In a new development regarding the Palma attack in Mozambique that occurred in March 2021, seven survivors or families of victims have filed a complaint against TotalEnergies, the French oil group responsible for a mega-gas project in the region at the time. The plaintiffs, consisting of three survivors and four heirs of two victims, are accusing TotalEnergies of “involuntary manslaughter and failure to provide assistance to a person in danger.” The complaint alleges a series of negligent acts and failure to ensure the safety of subcontractors. However, TotalEnergies denies any responsibility and asserts that it made every effort to assist its staff on-site.
The attack in Palma, claimed by the Islamic State (EI) group, lasted several days and resulted in casualties among the local population and TotalEnergies subcontractors. While Maputo has reported a death toll of approximately 30, independent journalist Alexander Perry, who conducted a five-month investigation in Palma between November 2022 and March 2023, suggests that the number of civilian deaths or missing individuals stands at 1,402, including 55 subcontractors.
During the attack, many sought refuge in the Amarula Lodge, a hotel on the outskirts of Palma that was besieged by jihadists. Tragically, at least seven individuals lost their lives while attempting to escape in a convoy.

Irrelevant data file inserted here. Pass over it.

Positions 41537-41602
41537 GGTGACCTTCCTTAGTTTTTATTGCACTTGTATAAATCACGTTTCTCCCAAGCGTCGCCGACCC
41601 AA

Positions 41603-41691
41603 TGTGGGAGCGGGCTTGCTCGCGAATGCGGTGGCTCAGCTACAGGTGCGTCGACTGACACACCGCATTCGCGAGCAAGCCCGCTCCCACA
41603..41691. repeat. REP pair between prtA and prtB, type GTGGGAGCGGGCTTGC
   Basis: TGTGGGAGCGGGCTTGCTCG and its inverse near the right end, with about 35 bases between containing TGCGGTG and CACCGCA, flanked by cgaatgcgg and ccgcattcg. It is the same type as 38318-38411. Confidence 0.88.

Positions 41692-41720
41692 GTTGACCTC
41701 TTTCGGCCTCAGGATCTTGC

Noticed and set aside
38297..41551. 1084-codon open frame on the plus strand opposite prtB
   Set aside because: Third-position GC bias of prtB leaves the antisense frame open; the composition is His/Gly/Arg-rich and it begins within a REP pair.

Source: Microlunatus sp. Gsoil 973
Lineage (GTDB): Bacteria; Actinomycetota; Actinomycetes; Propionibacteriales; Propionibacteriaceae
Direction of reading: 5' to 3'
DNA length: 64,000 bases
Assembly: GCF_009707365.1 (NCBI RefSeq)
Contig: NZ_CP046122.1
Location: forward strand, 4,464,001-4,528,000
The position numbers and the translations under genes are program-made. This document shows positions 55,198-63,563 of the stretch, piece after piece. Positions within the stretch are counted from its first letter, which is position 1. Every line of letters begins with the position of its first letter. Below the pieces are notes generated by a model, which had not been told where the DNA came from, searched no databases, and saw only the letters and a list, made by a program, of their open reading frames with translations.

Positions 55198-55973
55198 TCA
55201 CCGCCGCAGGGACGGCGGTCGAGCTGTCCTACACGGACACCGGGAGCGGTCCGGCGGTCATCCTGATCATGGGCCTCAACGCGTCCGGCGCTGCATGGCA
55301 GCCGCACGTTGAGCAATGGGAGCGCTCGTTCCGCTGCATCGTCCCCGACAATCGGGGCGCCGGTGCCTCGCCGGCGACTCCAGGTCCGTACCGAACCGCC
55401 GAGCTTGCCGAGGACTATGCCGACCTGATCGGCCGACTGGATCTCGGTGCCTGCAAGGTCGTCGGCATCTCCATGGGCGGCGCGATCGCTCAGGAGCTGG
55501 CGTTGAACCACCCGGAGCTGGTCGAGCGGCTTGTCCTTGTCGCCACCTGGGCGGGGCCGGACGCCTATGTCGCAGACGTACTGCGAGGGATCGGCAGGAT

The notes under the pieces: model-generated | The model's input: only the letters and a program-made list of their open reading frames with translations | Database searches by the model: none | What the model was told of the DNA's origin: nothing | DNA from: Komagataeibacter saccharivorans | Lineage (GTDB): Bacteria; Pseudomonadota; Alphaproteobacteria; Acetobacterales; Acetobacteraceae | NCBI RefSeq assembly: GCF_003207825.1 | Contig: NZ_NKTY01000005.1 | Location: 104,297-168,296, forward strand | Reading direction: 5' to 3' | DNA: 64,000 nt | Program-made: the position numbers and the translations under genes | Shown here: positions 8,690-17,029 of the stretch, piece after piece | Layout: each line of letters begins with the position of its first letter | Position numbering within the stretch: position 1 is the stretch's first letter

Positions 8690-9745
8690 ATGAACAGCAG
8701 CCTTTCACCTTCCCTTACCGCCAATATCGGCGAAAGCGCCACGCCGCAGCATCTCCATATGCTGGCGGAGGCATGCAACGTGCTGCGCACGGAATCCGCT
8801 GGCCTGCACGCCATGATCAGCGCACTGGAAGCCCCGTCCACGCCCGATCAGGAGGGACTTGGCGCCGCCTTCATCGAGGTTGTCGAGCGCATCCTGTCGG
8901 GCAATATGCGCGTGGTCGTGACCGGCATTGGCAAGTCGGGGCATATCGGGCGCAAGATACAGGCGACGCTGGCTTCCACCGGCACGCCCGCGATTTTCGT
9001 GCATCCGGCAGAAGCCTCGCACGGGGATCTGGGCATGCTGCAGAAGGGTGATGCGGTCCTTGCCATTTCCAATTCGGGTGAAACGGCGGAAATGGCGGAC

The lawsuit against TotalEnergies is primarily based on two reports by risk consulting firms that highlighted the absence of preventive measures. The plaintiffs’ lawyer, Henri Thulliez, emphasizes that the danger was known, as several villages had previously been attacked, indicating a real jihadist threat in the area.
Notably, TotalEnergies’ competitor, Exxonmobil, withdrew its investment in the project and repatriated its staff in 2019 due to concerns about the security situation.
Regarding the allegation of “failure to assist in danger,” TotalEnergies is accused of refusing to provide fuel to a private South African military company, DAG, which was conducting helicopter evacuations from the Amarula Lodge. The evacuations had to be halted due to a lack of fuel, according to Thulliez.
TotalEnergies contends that the Afungi site, where the gas project was located, was under the control of government security forces. The company states that all Mozambique LNG personnel, as well as their contractors and subcontractors, were evacuated, along with many civilians, totaling approximately 2,500 individuals. While TotalEnergies claims to have provided fuel for evacuation and rescue operations, it denies support to the DAG company, citing allegations of “exactions against the civilian population” at the time.
The meticulously planned attack on Palma, a port city with a population of 75,000, marked the culmination of a lengthy period of civil unrest in the region.
The legal action against TotalEnergies highlights the complex circumstances surrounding the Palma attack and raises questions about corporate responsibility in high-risk environments. As the case unfolds, the plaintiffs seek justice and accountability for the tragic events that unfolded during the attack.